This set took 4hrs build time including making the black version of the body to swap if I feel like it one day…

(Photos Credit: Vizcom)

70004 Chima Wakz’ Pack Tracker

Review by James Burnett (SAFOLs Members, CapeLUG Members)

The Chima theme is centred on the fictional world of Chima, a place inhabited by warring tribes of anthropomorphic animals. There are 12 main tribes living in the various parts of Chima. These are Bear, Beaver, Crawler (sub-divided into Bat, Scorpion, and Spider), Crocodile, Eagle, Fire (sub-divided into Phoenix, and Tiger), Gorilla, Ice Hunter (sub-divided into Ice-Bear, Mammoth, Saber-Tooth Tiger, and Vulture), Lion, Raven, Rhino, and Wolf Tribes.

The Wolf tribe is a nomadic tribe and have no need for large cities. They have a permanent base in the Timber Woods called Wolf Camp, but they prefer to roam the land. They have no royal family or formal leadership structure as it has little need for a leader because they form a close pack that all think alike. They do choose one wolf (the Alpha) to handle interaction and negotiations with other tribes. The Wolf tribe loves destructive. The Wolves revere a great “Mother Wolf” whose “Mother Tooth” was left to them to provide light in darkness and thus is treated as a holy. The tribe consist of 5 members:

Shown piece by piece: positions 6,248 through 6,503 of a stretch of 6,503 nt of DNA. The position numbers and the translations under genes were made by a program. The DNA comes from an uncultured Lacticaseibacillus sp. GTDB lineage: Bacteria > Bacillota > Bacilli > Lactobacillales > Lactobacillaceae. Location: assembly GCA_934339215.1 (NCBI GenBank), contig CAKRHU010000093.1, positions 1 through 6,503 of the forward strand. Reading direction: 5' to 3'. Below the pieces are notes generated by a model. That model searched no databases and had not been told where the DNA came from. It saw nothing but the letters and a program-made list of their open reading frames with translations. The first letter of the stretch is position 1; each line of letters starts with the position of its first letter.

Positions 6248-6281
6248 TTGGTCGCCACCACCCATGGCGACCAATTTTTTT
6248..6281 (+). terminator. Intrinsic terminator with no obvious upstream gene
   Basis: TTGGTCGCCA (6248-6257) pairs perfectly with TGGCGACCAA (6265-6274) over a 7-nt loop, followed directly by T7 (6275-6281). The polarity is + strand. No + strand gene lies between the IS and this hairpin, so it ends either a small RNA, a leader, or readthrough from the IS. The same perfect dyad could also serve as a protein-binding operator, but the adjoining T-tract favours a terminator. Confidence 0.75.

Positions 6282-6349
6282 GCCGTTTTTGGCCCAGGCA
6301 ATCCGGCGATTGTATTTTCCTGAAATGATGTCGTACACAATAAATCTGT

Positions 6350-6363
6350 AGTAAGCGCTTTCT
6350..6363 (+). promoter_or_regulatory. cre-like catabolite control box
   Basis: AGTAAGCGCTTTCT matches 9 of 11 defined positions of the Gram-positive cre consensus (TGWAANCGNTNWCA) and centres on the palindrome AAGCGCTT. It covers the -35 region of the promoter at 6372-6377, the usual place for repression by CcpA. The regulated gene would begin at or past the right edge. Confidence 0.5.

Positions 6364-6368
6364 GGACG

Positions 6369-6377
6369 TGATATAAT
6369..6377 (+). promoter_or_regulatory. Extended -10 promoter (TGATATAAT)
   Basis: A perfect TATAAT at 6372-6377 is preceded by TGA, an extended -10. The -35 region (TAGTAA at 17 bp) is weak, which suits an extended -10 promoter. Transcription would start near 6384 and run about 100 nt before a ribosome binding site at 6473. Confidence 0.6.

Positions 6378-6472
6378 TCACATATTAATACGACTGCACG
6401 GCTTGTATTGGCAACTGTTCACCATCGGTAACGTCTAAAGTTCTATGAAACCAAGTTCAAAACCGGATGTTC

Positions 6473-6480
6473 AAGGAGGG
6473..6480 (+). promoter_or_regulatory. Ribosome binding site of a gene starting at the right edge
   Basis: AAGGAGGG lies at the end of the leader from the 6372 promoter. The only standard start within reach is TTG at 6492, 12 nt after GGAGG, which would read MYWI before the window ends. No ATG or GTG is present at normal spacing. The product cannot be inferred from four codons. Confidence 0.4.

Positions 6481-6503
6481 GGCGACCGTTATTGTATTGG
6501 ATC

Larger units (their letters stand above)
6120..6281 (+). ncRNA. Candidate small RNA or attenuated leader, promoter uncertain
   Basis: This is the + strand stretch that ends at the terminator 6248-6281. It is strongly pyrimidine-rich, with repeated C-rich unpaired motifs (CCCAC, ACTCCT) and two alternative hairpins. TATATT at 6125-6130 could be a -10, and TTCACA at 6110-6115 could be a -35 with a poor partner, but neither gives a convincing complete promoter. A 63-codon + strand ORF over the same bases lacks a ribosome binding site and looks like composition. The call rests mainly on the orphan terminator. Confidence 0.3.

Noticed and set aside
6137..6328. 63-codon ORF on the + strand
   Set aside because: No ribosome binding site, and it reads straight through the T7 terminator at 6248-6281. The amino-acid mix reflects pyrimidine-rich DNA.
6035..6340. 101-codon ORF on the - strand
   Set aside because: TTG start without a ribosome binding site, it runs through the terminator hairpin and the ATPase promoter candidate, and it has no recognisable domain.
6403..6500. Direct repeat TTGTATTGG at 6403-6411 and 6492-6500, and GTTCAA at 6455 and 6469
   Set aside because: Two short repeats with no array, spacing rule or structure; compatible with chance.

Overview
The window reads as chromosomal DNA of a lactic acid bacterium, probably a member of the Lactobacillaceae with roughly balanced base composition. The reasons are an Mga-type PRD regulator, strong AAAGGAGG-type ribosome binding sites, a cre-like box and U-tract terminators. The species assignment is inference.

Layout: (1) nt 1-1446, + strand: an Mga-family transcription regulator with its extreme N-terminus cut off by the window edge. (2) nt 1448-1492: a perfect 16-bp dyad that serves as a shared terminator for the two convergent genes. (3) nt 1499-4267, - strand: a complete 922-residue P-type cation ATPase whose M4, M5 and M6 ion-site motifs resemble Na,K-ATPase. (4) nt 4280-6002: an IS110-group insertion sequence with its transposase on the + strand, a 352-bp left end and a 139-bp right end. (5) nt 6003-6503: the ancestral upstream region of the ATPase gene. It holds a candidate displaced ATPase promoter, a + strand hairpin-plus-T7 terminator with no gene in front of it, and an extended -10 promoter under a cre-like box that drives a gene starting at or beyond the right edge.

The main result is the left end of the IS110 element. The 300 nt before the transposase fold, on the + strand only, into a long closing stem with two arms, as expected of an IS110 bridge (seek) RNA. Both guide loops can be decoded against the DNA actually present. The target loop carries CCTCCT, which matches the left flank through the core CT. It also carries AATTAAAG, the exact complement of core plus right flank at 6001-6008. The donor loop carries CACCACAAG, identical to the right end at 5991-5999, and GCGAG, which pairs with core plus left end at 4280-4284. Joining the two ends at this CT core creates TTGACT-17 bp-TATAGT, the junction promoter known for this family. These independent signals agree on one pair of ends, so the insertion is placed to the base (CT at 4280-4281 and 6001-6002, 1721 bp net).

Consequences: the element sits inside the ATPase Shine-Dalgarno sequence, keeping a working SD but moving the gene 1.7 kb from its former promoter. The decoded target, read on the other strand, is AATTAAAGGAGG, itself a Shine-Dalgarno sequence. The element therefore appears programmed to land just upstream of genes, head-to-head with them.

• Worriz (the Alpha male of the tribe)
  • Wakz (elder of the tribe).
  • Wilhurt (a soldier and the Alpha’s second in command)
  • Windra (a female member of the tribe.
  • Winzar (a soldier of the tribe)

All Wolf tribe vehicles feature a full wolf-head build into a truck in gray, black and dark red. Vehicle features include a head, jaw, white teeth, fangs, large wheels and flaming exhausts.

The Build

The main build consists only of the Wolf tribe vehicle called a Pack Tracker and it uses mainly black, dark red, DBG and LBG. It is built to resemble a wolf. The drivers cabin is shaped like the head of a wolf with eyebrows and everything. The bottom jaw of the snout is hinged and can be opened or closed, depending on the pose you could like to have.

The back of the vehicle resembles a stand truck flatbed and this is where the primary weapon is located which is one of the newer projectile launchers (cannon). The projectile has a good range and does shoot out with a decent force, so avoid shooting yourself in the eyes as it will hurt (don’t ask how I know J ).